In your library's readme, it says that "The gyroscope and temperature sensor are sampled at a rate of 32 kHz, the accelerometer at a rate of 4 kHz, and the magnetometer at a rate of 100 Hz." when DLPF is not enabled. Is this assuming you are using the getMotion9 function in the main Arduino loop?

    My ultimate goal here is to integrate the gyro readings, and I'm not sure how to do that because I don't know the time between samples...

    Code:
    void loop() {
      if(beginStatus < 0) {
        delay(1000);
        Serial.println("IMU initialization unsuccessful");
        Serial.println("Check IMU wiring or try cycling power");
        delay(10000);
      }
      
    
      heading += convertRawGyro(gz)/32000; //add degrees per sample <-- this is the line I'm not sure about...
      //Serial.println(heading);
    
    
      IMU.getGyro(&gx, &gy, &gz);
      IMU.getMag(&hx, &hy, &hz);
    }
    
    float convertRawGyro(float gRaw) { //radians to degrees conversion
      return gRaw * (180 / 3.1415926535);
    }

  20. #20
    Senior Member brtaylor's Avatar
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    The MPU-9250 is doing a lot internally. By default, if the DLPF is not being used, the MPU-9250 is polling its sensor at the fastest rate that it can and populating registers with that sensor data. When you call any of the get* functions in my library, the Teensy is grabbing the newest data from those registers, scaling the data to engineering units and rotating it so all of the data is referenced to the same coordinate system. So, internally, with the DLPF off the MPU-9250 is updating its gyroscope and temperature sensor at a rate of 32 kHz, the accelerometer at a rate of 4 kHz, and the magnetometer at a rate of 100 Hz and the data returned to the Teensy by any of the get* functions is the latest and greatest when that function was called.

    For doing something like integrations, there's a few things that you should consider:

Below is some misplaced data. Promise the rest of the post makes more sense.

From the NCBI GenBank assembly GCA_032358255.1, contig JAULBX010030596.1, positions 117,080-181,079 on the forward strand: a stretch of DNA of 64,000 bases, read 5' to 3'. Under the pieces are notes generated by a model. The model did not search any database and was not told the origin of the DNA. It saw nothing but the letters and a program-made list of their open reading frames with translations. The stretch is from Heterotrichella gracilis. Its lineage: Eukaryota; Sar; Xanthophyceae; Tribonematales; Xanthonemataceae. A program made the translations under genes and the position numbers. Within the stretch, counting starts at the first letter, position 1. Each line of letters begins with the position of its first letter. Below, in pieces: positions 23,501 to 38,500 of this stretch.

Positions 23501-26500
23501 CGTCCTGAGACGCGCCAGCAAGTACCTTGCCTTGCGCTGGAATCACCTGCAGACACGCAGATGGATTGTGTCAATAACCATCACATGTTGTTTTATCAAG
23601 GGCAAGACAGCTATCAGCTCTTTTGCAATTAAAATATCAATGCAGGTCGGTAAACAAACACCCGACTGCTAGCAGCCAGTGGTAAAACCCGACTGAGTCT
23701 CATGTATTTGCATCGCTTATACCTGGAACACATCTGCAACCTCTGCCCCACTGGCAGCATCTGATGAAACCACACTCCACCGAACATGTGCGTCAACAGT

1. Use the setFilt function to set a DLPF bandwidth and SRD. More on this in a second.
    2. Use the interrupt pin from the MPU-9250 to drive an interrupt on the Teensy. When you run some data collection in loop, the timing of that data collection is not constant at all, the Teensy is just trying to run it as quickly as possible. Using an interrupt like IntervalTimer is better, since your data collection function will now run at a fixed rate, but the Teensy clock is able to drift from the MPU-9250 clock source, so the MPU-9250 data may not be updated and ready when you call your data collection function and you'll have a little uncertainty in your timing. Attaching an interrupt from the MPU-9250 to the Teensy runs the Teensy at a fixed rate and ensures that new data is ready virtually eliminating any timing uncertainty. See the Interrupt_I2C example and set the SRD to get your desired update frequency.
    3. Ideally you know or have a good guess at the frequency range of the dynamics that you're measuring, in that case you can set your SRD to get a frequency of at least four times the frequency of the dynamics, but ideally much higher (10 to 100 times the frequency of the dynamics). If you don't know, then set the SRD to get as high of a frequency as you can while still allowing your function to complete before the interrupt is called again.
    4. Be sure to set the DLPF bandwidth to a cutoff frequency of at least half of your sampling frequency or lower to avoid aliasing.
    5. You'll want to sample some gyro data in your setup function while the IMU is stationary to estimate the gyro biases and remove them from your measurements. Any errors present that are integrated will quickly corrupt the solution. MEMS gyros have some temperature dependence and always end up with some bias when you start the sensor. So you'll always want to start by estimating and removing those biases.
    6. I would read up on Madgwick, Mahony, AHRS, and EKF filters as you go down this rabbit hole...

  21. #21
    Senior Member brtaylor's Avatar
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    Also, 100 Hz might be the best target frequency for setting the SRD if that works well for the dynamics you're measuring. The magnetometer is only updated at 100 Hz or 10 Hz. 100 Hz is used for SRD's resulting in an update frequency of 100 Hz and above and 10 Hz for SRD's resulting in a frequency below 100 Hz. Setting an SRD for a target frequency of exactly 100 Hz (SRD of 9) gives you a setting where all of the MPU-9250 sensors are being updated at the same rate.

  22. #22
    Quote Originally Posted by brtaylor View Post
    The MPU-9250 is doing a lot internally. By default, if the DLPF is not being used, the MPU-9250 is polling its sensor at the fastest rate that it can and populating registers with that sensor data. When you call any of the get* functions in my library, the Teensy is grabbing the newest data from those registers, scaling the data to engineering units and rotating it so all of the data is referenced to the same coordinate system. So, internally, with the DLPF off the MPU-9250 is updating its gyroscope and temperature sensor at a rate of 32 kHz, the accelerometer at a rate of 4 kHz, and the magnetometer at a rate of 100 Hz and the data returned to the Teensy by any of the get* functions is the latest and greatest when that function was called.